- Faster data transfer: Supports a more advanced USB protocol (2.0 vs 1.1).
- More affordable: Was introduced into a lower priced category (70 percent cheaper at launch).
- More modern: Reflects 9 years and 4 months of technical progress since the 10D launch.
If the count of individual advantages (bullet points above) is taken as a guide, the G5 is the clear winner of the contest (17 : 5 points). However, the relative importance of the various individual camera aspects will vary according to personal preferences and needs, so that you might like to apply corresponding weights to the particular features before making a decision on a new camera. A professional wildlife photographer will view the differences between cameras in a way that diverges from the perspective of a family photog, and a person interested in architecture has distinct needs from a sports shooter. Hence, the decision which camera is best and worth buying is often a very personal one.
How about other alternatives? Do the specifications of the Canon 10D and the Panasonic G5 place the cameras among the top in their class? Find out in the latest Best DSLR Camera and Best Mirrorless Interchangeable Lens Camera listings whether the two cameras rank among the cream of the crop.
In any case, while the comparison of the spec-sheets of cameras can offer a general idea of their imaging potential, it remains partial and cannot reveal, for example, the shooting experience and imaging performance when actually working with the 10D or the G5. User reviews that are available, for instance, at amazon can sometimes shed light on these issues, but such feedback is all too often partial, inconsistent, and inaccurate.
This is where reviews by experts come in. The following table reports the overall ratings of the cameras as published by some of the major camera review sites (cameralabs, dpreview, ephotozine, imaging-resource, and photographyblog). As can be seen, the professional reviewers agree in many cases on the quality of different cameras, but sometimes their assessments diverge, reinforcing the earlier point that a camera decision is often a very personal choice.
Care should be taken when interpreting the review scores above, though. The ratings are only valid when referring to cameras in the same category and of the same age. Hence, a score should always be seen in the context of the camera's market launch date and its price, and comparing ratings of very distinct cameras or ones that are far apart in terms of their release date have little meaning. Also, please note that some of the review sites have changed their methodology and reporting over time.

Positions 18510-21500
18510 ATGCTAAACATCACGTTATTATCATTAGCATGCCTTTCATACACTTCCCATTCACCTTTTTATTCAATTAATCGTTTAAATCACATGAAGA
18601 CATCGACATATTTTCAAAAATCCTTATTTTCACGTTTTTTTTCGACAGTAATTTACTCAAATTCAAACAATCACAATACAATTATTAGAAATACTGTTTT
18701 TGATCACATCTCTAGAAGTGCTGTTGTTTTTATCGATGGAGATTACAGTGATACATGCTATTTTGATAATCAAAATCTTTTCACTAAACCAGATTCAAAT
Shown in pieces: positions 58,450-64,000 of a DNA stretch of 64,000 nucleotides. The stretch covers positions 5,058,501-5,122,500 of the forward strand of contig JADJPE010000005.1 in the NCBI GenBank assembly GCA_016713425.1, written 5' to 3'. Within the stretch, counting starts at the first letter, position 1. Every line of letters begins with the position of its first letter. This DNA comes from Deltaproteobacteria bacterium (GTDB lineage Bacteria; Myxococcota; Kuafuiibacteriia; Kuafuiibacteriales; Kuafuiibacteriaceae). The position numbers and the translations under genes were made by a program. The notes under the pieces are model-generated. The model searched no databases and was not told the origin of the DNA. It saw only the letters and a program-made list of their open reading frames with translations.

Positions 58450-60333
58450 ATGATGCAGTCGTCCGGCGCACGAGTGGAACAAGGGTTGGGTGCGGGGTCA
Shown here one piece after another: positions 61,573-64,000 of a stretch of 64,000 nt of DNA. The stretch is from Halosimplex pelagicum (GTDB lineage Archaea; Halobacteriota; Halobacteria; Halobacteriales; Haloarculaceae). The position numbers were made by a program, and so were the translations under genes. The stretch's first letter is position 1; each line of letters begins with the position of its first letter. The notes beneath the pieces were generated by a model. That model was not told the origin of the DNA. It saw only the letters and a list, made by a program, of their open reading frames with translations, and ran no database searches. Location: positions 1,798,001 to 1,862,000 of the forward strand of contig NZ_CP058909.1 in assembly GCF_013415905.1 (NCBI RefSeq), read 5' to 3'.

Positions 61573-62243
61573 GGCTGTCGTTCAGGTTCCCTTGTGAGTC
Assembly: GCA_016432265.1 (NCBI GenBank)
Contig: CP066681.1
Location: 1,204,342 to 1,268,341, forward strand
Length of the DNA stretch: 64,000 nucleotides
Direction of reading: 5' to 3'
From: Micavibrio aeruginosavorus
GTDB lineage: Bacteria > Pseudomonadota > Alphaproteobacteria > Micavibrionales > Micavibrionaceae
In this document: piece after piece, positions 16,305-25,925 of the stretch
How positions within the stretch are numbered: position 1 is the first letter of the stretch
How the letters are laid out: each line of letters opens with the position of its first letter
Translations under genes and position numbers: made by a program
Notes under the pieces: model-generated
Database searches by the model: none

Other camera comparisons
Did this review help to inform your camera decision process? If you would like to see a different side-by-side camera review, just make a corresponding selection in the search boxes below. As an alternative, you can also directly jump to any one of the listed comparisons that were previously generated by the CAM-parator tool.
- Canon 10D vs Leica X Vario
- Canon 10D vs Nikon D5100
- Canon 10D vs Nikon D80
- Canon 10D vs Olympus E-PL9
- Canon 10D vs Pentax K-70
- Canon 10D vs Sony A3000
- Fujifilm X-Pro1 vs Panasonic G5
- Leica V-LUX 3 vs Panasonic G5
- Nikon D3S vs Panasonic G5
- Panasonic G10 vs Panasonic G5
- Panasonic G5 vs Panasonic GX80
- Panasonic G5 vs Sony A6500
Specifications: Canon 10D vs Panasonic G5
Below is a side-by-side comparison of the specs of the two cameras to facilitate a quick review of their differences and common features.
|Camera Model||Canon 10D||Panasonic G5|
|Camera Type||Digital single lens reflex||Mirrorless system camera|
|Camera Lens||Canon EF mount lenses||Micro Four Thirds lenses|
|Launch Date||February 2003||July 2012|
|Launch Price||USD 1999||USD 599|
|Sensor Specs||Canon 10D||Panasonic G5|
|Sensor Format||APS-C Sensor||Four Thirds Sensor|
|Sensor Size||22.7 x 15.1 mm||17.3 x 13.0 mm|
|Sensor Area||342.77 mm2||224.9 mm2|
|Sensor Diagonal||27.3 mm||21.6 mm|
|Sensor Resolution||6.3 Megapixels||15.9 Megapixels|
|Image Resolution||3072 x 2048 pixels||4608 x 3456 pixels|
|Pixel Pitch||7.38 μm||3.76 μm|
|Pixel Density||1.84 MP/cm2||7.08 MP/cm2|
|Moiré control||Anti-Alias filter||Anti-Alias filter|
|Movie Capability||no Video||1080/60p Video|
|ISO Setting||100-3200 ISO||160-12800 ISO|
|Image Processor||DIGIC||Venus VII FHD|
|DXO Sensor Quality (score)||57||..|
|DXO Color Depth (bits)||21.1||..|
|DXO Dynamic Range (EV)||10.9||..|
|DXO Low Light (ISO)||571||..|
|Screen Specs||Canon 10D||Panasonic G5|
|Viewfinder Type||Optical viewfinder||Electronic viewfinder|
|Viewfinder Field of View||95%||100%|
|Viewfinder Resolution||1440k dots|
|Top-Level Screen||Control Panel||no Top Display|
|LCD Framing||Live View|
|Rear LCD Size||1.8 inch||3.0 inch|
|LCD Resolution||118k dots||920k dots|
|LCD Attachment||Fixed screen||Swivel screen|
|Touch Input||no Touchscreen||Touchscreen|
|Shooting Specs||Canon 10D||Panasonic G5|
|Autofocus System||Phase-detect AF||Contrast-detect AF|
|Continuous Shooting||3 shutter flaps/s||6 shutter flaps/s|
|Fill Flash||Build-in Flash||Build-in Flash|
|Storage Medium||CF cards||SDXC cards|
|Second Storage Option||Single card slot||Single card slot|
|Connectivity Specs||Canon 10D||Panasonic G5|
|Studio Flash||PC Sync socket||no PC Sync|
|USB Connector||USB 1.1||USB 2.0|
|HDMI Port||no HDMI||mini HDMI|
|Wifi Support||no Wifi||no Wifi|
|Body Specs||Canon 10D||Panasonic G5|
|Battery Life (CIPA)||500 shots per charge||320 shots per charge|
150 x 107 x 75 mm
(5.9 x 4.2 x 3.0 in)
120 x 83 x 71 mm
(4.7 x 3.3 x 2.8 in)
|Camera Weight||850 g (30.0 oz)||396 g (14.0 oz)|